Having done a lot of debating on and off internet forums for twenty-five years now, I have a fair idea about the various ways people tend to mislead themselves and others, sometimes by design and sometimes unconsciously. One of these ways is to cite the most foolish argument from the ‘other’ side – one can always find such arguments – followed by asserting how that is beneath the consideration of any sensible person. This is very gratifying for the ego, for it is always reassuring to be periodically reminded that one is in the right (again). But the reassurance is misleading because short of countering the best argument from the most intelligent representatives of the other side, one neither validates one’s own position nor demonstrates the weakness of its antithesis. Only by rebutting the best arguments from one’s opponents can one hope to make any real progress.
Unfortunately, way too many people resort to scoring cheap points instead. This is especially the case when it comes to debates on religion. It is usually done by ignoring intelligent arguments and focusing only on those that can easily be shown to be faulty. Even those discussions that start on a reasonable footing too often tend to lose their way sooner or later. A typical debate of this sort proceeds somewhat as follows: It starts with somebody questioning the wisdom behind (say) a Quranic verse. One responds to the objection, to which there are further objections, and so on. So far so good, because the discussion revolves around the contents of the Quran, whose authority every Muslim recognizes and acknowledges. Suddenly, if the objector feels that things are going off-script – that is, the desired result is unlikely to ensue – he suddenly switches track and comes up with this argument: ‘But the Muslims/Mullahs say that [insert something particularly silly here].’ Which is usually true because some Muslims conceivably say (and do) such things and worse. The question though is, has that got anything to do with Islam. Also, of what value is such a ‘victory’ in debate?
The above is just an example. Muslims by no means constitute the only demographic that finds itself on the receiving end of this tactic. Members of all groups (which include the various brands of theists) are equally guilty of nit-picking exceedingly silly arguments from their opponents, blasting them to smithereens, and feeling smug on a job well done. What is more, you are certain to find all sorts of people that make up the numbers of any group you can think of, equipped with arguments ranging from the sublime to the ridiculous, with everything in between. This is what makes the life of the nit-pickers so easy.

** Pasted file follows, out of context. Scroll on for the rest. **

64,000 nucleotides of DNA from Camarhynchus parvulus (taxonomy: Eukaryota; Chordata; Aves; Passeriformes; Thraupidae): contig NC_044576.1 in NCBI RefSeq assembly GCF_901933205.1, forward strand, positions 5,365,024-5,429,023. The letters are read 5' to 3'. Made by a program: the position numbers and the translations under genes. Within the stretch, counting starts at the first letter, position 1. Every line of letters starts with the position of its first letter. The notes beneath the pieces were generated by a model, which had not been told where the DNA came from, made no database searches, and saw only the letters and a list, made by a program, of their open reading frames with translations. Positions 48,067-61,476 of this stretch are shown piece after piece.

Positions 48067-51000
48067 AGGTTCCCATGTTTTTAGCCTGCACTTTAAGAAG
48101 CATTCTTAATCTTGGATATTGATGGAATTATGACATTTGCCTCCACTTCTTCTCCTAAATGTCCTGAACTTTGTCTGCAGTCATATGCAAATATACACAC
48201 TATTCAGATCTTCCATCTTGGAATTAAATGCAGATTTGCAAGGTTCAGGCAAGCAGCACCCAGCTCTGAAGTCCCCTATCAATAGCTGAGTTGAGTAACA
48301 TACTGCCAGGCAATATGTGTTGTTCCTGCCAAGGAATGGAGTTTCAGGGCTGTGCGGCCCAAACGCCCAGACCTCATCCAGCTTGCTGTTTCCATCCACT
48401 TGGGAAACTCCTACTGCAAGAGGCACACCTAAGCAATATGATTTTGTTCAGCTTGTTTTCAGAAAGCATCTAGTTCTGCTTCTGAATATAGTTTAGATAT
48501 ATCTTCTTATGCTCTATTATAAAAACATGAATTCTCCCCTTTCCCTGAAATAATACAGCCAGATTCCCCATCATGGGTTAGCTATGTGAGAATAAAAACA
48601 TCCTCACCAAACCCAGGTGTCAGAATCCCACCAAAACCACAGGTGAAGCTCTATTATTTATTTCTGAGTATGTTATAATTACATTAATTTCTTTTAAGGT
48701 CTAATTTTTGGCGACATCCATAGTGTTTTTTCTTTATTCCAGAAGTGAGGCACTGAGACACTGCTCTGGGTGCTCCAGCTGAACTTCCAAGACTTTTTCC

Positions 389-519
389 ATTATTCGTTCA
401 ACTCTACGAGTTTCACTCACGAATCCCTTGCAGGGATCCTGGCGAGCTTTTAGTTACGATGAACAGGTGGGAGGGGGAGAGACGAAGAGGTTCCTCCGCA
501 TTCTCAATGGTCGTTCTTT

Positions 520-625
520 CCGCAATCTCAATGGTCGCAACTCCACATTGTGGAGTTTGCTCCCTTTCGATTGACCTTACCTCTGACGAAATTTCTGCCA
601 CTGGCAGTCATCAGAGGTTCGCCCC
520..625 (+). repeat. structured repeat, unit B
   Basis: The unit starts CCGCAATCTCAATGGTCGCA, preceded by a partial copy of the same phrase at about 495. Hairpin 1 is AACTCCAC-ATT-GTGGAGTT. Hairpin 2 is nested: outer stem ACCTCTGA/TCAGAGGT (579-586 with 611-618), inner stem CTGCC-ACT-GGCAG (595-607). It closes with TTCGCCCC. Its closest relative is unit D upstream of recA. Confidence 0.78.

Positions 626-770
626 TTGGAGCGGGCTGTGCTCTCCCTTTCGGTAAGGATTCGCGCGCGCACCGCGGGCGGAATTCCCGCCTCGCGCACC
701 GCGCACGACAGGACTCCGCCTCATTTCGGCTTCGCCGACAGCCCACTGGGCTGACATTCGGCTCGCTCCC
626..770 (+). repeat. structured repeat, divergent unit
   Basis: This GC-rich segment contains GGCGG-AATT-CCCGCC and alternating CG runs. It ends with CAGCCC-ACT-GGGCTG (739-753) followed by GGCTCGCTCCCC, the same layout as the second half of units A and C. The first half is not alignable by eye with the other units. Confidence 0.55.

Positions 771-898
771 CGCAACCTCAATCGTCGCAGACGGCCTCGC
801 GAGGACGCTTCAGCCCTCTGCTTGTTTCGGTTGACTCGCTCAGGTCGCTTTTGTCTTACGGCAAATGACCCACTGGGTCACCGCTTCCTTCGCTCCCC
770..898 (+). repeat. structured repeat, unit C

Members of all groups (which include the various brands of theists) are equally guilty of nit-picking exceedingly silly arguments from their opponents, blasting them to smithereens, and feeling smug on a job well done.
The flawed reasoning behind this sort of attitude is the deliberate or unconscious lumping together of all people holding a particular opinion. For instance, consider a man who has his reasons to believe in the One God. He is supposed to give an account of his belief; that is, he must be able to respond to any objections on his position. However, he is in no way supposed to justify the broad range of arguments put forward by everybody claiming to be a monotheist. He does not hold anybody’s brief but his own.
Therefore, when a cleric opines that the increase in the occurrence of earthquakes can be explained by the prevalence of abortions, it is only a wastage of time on the part of the so-called pro-choice folks to dignify the ‘argument’ by quoting it, even if it is only for the purpose of attacking it. That is so because intelligent people on either side (whatever their views on the issue) know better.
If you want to condemn Marxism, by all means do so; but make sure you object to the doctrines of Marx and Engels, and not some keyboard warrior’s arguments, who has no clue what Marxism stands for. If you want to invalidate relativity, refute its recognized sources, not what some science enthusiast on the internet may have to say on the subject. If you want to find fault with Islam, attack its sources rather than what some mullah preaches in some obscure mosque in a village.
Relying on a creed’s best and most reliable sources, for acceptance as well as refutation, is a principle that holds equally for intra-faith discussions. There is no dearth of such discussions between the different schools of thought among the Muslims, most of which leave a great deal to be desired. Therefore, if a Salafi wants to criticise Sufism, it is not good enough for him to attack the teachings of some Sufi practitioner named Kaku Shah or Rodday Shah managing some shrine, although the temptation to do so could be considerable. To criticize Sufism, he must make it a point to consider nothing but the best Sufi sources – leaders whom the rest of the Sufi community recognizes as such, and which therefore owns their arguments: Imam Ghazali, Ibn Arabi, or Shah Waliullah, for example. If he wants to make any real progress, that is.